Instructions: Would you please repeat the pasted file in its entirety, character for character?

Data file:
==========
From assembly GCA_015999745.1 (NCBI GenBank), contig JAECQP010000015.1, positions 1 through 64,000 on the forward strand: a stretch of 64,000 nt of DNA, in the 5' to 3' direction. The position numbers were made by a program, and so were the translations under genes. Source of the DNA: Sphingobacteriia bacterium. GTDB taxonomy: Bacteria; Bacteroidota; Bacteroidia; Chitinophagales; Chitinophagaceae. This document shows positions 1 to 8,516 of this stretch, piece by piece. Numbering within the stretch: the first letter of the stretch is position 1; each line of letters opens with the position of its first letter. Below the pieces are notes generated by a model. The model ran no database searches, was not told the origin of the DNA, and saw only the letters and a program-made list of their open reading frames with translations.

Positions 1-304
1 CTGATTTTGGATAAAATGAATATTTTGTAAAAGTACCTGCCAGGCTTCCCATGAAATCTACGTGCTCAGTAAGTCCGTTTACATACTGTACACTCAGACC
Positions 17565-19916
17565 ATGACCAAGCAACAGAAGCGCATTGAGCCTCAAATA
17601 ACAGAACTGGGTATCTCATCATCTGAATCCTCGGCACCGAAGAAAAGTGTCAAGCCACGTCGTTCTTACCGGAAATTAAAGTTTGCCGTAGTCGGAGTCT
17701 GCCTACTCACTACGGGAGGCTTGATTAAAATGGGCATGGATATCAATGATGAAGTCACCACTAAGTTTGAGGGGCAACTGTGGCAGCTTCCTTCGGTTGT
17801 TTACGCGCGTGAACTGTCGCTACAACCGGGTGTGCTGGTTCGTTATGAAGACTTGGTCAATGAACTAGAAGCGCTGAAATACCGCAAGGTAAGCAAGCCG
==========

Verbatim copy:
From assembly GCA_015999745.1 (NCBI GenBank), contig JAECQP010000015.1, positions 1 through 64,000 on the forward strand: a stretch of 64,000 nt of DNA, in the 5' to 3' direction. The position numbers were made by a program, and so were the translations under genes. Source of the DNA: Sphingobacteriia bacterium. GTDB taxonomy: Bacteria; Bacteroidota; Bacteroidia; Chitinophagales; Chitinophagaceae. This document shows positions 1 to 8,516 of this stretch, piece by piece. Numbering within the stretch: the first letter of the stretch is position 1; each line of letters opens with the position of its first letter. Below the pieces are notes generated by a model. The model ran no database searches, was not told the origin of the DNA, and saw only the letters and a program-made list of their open reading frames with translations.

Positions 1-304
1 CTGATTTTGGATAAAATGAATATTTTGTAAAAGTACCTGCCAGGCTTCCCATGAAATCTACGTGCTCAGTAAGTCCGTTTACATACTGTACACTCAGACC
Positions 17565-19916
17565 ATGACCAAGCAACAGAAGCGCATTGAGCCTCAAATA
17601 ACAGAACTGGGTATCTCATCATCTGAATCCTCGGCACCGAAGAAAAGTGTCAAGCCACGTCGTTCTTACCGGAAATTAAAGTTTGCCGTAGTCGGAGTCT
17701 GCCTACTCACTACGGGAGGCTTGATTAAAATGGGCATGGATATCAATGATGAAGTCACCACTAAGTTTGAGGGGCAACTGTGGCAGCTTCCTTCGGTTGT
17801 TTACGCGCGTGAACTGTCGCTACAACCGGGTGTGCTGGTTCGTTATGAAGACTTGGTCAATGAACTAGAAGCGCTGAAATACCGCAAGGTAAGCAAGCCG